Why Does Gum Disease Become More Prevalent With Age?

A new research study, carried out by the University of London in collaboration with American research groups, has gone a little way towards explaining why gum disease is more likely to be found in older people. The study was recently published in Nature, and found that as we age, the production of a chemical called Del-1 gradually falls. It is hoped that gaining a better understanding about this chemical could lead to the development of alternative and hopefully more effective methods of treating and preventing gum disease.

The latest research is showing a link between low levels of the chemical Del-1 and an increased likelihood of developing gum disease.

This latest research looked at gum disease in groups of older and younger mice, and found that older mice suffering from gum disease were more likely to have lower levels of Del-1. In mice with high levels of Del-1, the immune system is prevented from overreacting and white blood cells were prevented from attaching themselves to and attacking gum tissue. Mice completely lacking in this chemical were found to have severe gum disease as well as significant bone loss, and were more likely to have elevated levels of white blood cells in their gum tissue.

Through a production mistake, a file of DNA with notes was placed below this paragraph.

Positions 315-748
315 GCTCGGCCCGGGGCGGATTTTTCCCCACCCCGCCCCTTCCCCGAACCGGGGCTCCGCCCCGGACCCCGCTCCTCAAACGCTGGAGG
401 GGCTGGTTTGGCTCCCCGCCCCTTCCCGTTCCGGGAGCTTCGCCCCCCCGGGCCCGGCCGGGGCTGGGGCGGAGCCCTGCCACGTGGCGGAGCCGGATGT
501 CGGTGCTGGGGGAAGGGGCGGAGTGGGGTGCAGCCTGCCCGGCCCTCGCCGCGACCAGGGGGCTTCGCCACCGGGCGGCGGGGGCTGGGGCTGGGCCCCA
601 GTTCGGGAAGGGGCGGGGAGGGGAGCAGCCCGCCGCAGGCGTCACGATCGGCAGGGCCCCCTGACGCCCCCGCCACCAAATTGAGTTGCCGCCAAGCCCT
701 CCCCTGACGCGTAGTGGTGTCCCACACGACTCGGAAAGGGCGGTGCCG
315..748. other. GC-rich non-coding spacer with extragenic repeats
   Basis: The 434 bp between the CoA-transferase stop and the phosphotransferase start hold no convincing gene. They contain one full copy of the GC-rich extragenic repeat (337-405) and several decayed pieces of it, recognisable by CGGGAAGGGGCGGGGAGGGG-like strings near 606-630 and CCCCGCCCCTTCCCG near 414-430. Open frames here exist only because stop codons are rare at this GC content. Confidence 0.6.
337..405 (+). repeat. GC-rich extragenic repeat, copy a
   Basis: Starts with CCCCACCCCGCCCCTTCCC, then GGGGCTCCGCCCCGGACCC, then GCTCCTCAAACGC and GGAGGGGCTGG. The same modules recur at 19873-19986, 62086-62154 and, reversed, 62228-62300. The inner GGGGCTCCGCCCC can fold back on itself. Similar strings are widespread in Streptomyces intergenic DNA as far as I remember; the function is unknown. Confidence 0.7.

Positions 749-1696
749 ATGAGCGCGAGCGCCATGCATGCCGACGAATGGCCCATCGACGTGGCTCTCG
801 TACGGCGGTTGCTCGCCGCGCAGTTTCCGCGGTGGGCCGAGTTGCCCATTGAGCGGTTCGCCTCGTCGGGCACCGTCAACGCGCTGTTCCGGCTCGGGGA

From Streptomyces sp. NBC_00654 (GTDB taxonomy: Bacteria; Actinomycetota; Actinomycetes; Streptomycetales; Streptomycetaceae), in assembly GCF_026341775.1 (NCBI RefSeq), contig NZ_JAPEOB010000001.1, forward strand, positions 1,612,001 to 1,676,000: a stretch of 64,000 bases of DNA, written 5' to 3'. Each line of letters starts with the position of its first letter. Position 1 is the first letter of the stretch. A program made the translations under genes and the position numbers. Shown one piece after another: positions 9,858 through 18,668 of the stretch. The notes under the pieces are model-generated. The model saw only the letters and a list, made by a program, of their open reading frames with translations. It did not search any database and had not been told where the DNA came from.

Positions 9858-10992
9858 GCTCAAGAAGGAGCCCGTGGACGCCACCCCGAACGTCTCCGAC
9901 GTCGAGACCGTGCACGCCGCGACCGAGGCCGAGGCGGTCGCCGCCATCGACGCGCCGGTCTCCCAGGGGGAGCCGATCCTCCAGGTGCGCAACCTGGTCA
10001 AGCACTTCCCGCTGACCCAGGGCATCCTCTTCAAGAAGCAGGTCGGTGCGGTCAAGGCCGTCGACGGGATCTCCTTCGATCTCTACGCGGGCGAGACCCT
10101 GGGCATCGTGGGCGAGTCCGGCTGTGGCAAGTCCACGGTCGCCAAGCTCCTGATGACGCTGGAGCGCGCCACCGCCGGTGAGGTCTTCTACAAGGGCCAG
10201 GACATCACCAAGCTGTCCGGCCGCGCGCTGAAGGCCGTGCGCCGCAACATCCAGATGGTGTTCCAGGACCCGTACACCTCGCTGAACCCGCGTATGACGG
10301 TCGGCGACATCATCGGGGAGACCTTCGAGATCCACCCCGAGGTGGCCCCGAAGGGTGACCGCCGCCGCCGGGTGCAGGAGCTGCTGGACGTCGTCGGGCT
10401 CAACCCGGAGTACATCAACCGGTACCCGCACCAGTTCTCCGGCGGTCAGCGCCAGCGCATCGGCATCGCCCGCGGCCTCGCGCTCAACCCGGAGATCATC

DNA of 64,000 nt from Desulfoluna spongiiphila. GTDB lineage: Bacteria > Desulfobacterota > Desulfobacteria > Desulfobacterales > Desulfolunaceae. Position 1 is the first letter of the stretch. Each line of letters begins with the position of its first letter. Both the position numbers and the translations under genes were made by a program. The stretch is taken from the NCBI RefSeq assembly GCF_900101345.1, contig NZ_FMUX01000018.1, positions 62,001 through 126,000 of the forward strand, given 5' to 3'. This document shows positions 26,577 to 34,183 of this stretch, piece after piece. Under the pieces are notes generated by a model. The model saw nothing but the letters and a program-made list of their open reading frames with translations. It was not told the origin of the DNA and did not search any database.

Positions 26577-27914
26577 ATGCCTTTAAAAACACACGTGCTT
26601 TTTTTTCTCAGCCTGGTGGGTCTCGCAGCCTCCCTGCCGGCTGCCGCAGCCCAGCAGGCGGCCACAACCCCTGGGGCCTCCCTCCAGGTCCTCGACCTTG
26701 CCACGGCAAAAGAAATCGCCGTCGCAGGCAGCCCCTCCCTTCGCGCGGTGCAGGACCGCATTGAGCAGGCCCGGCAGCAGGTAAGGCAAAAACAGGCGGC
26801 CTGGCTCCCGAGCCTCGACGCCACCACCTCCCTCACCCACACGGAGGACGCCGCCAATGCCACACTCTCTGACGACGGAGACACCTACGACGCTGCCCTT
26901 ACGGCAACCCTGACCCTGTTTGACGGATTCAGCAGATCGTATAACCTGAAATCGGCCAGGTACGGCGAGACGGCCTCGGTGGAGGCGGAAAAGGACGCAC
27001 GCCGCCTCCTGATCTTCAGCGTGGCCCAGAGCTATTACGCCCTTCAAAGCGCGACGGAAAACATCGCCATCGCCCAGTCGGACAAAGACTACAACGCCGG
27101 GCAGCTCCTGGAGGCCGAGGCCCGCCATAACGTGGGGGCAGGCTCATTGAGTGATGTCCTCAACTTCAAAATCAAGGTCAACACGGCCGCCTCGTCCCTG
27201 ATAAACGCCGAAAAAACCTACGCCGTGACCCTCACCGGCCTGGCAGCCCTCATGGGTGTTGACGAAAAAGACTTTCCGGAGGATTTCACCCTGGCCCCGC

Treating mice with Del-1 was found to reduce the level of gum disease and bone loss, as well as reduce the levels of white blood cells. It is hoped that this research could provide the basis for a new type of treatment. According to Dr. Mike Curtis, Professor of Microbiology at the University of London and lead on the microbiological studies, these findings go some way towards understanding the mechanisms that affect us Del-1 as we age, and this is important in helping develop an effective treatment.

Gum disease is a common condition that affects around three quarters of the North American population in some form or another. However recent research by the Centers for Disease Control suggests these figures may have been underestimated by up to 50%, as in its early stages it is easy to miss. The condition is caused by the immune response to bacteria in the mouth. The most advanced form of the disease is chronic periodontitis, and this is a condition that develops slowly over time; for this reason it tends to be more prevalent amongst older adults.

Periodontal disease is typically diagnosed through a visual assessment combined with periodontal probing during your dental visit. Further tests can be carried out to give biological and genetic information which may help tailor the treatment more accurately to the patient’s needs, and obviously identifying a protein deficiency could help.

http://www.perio.org/consumer/disease_facts.htm

http://www.qmul.ac.uk/media/news/items/smd/71770.html

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